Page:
When you marry someone, you don’t expect things to get ugly; no one does. Unfortunately, no relationship can be smooth sailing. A little conflict is quite natural when two people start their journey together. But you need to develop an exit strategy if things get out of hand and become violent. Staying in a violent relationship can never be justified. You cannot be with your partner for the sake of the kids. Continue reading this article to learn practical tips to help you make the right decision when faced with a similar problem.

Type Of Violent Behavior: Society would have you believe that certain behavior is normal and even romantic. For example, when the husband is over-possessive of his wife, it can be seen as cute and romantic. But, some people want to monitor and control their spouse’s behavior for all the wrong reasons. These people are unnecessarily jealous and often violent. Here are some ways a partner can be violent in a relationship.

  • Sexual Violence: When your partner forces himself on you and does not care for your consent, it is a form of sexual violence. Many women are raped on a daily basis by their husbands. They feel ashamed to speak about the issue to others. One may even experience bruises and bite marks all over the body if the partner is sexually violent.
  • Verbal Violence: If your partner is sexually abusive, you might have some evidence to show others. But, a verbally abusive partner leaves next to no trace of their behavior. They appear to be sweet and loving on the outside but are extremely cruel with their spouses. Name-calling, body-shaming, humiliation, and manipulation are part of violent behaviors that one might exhibit.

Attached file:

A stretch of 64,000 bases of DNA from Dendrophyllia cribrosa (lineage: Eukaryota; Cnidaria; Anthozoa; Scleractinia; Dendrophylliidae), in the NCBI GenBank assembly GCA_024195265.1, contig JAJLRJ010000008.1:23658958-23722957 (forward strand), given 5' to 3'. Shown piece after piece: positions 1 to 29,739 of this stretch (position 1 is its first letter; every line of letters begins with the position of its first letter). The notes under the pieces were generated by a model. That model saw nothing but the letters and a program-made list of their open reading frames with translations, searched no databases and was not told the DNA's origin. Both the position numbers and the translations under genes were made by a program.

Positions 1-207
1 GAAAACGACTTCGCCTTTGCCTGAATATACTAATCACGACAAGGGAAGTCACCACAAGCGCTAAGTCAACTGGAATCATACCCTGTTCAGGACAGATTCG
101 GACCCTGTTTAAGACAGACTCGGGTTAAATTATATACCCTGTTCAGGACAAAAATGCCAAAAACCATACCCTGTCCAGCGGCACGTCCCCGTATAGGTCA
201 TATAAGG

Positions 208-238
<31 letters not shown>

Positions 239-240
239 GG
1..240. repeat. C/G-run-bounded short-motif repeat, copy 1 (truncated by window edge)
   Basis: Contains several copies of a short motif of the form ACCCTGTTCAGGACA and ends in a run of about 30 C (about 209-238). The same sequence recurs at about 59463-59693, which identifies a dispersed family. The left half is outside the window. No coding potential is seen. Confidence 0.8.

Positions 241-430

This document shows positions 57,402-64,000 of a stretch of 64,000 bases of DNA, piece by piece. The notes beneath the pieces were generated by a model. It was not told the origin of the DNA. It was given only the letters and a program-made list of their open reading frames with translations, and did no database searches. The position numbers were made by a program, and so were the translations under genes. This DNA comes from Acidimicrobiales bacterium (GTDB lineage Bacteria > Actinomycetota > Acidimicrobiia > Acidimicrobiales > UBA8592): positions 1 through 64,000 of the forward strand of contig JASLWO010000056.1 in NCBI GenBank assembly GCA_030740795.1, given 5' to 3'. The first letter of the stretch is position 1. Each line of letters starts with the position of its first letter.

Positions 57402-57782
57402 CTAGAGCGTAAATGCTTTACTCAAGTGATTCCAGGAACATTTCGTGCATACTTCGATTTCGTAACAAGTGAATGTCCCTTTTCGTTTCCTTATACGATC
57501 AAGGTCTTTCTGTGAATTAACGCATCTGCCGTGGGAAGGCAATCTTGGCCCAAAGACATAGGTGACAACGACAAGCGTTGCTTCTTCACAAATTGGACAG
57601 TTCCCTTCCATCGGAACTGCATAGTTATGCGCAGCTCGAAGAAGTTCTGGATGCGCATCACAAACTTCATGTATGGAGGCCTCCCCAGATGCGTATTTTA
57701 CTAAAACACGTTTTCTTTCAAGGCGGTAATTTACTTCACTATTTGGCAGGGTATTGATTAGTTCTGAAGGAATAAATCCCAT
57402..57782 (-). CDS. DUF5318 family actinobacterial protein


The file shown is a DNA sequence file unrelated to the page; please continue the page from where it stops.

• Emotional Violence: Similar to verbal violence, emotional violence has little to do with one’s physical self. The partners often threaten harm and isolate their victims from others. Isolating is an important part of inflicting pain, as the victims have no one to turn to. The victims typically depend on their partners for economic support, so they cannot leave their abusive partners, even if they’d like to.

Talk To Others: The day your partner shows signs of violence, you should talk to others. People often do not want to air their dirty laundry in public. But, telling a friend or a family member who has your back is needed. If you get into trouble, these people can come up and support your claims. If things go out of hand, contact a lawyer to get custody of your kids. Some expert lawyers have specializations in dealing with cases of family violence. Have a support group who knows about your current situation and can help you with the separation.

Couples Therapy: There are times when people act in the heat of the moment. For example, while arguing, a man might have slapped his wife unintentionally. Or the wife might have thrown a flower vase at the husband and missed it by inches. These violent incidents should be addressed in a couple’s therapy. The expert will be able to judge the situation better and advise accordingly.

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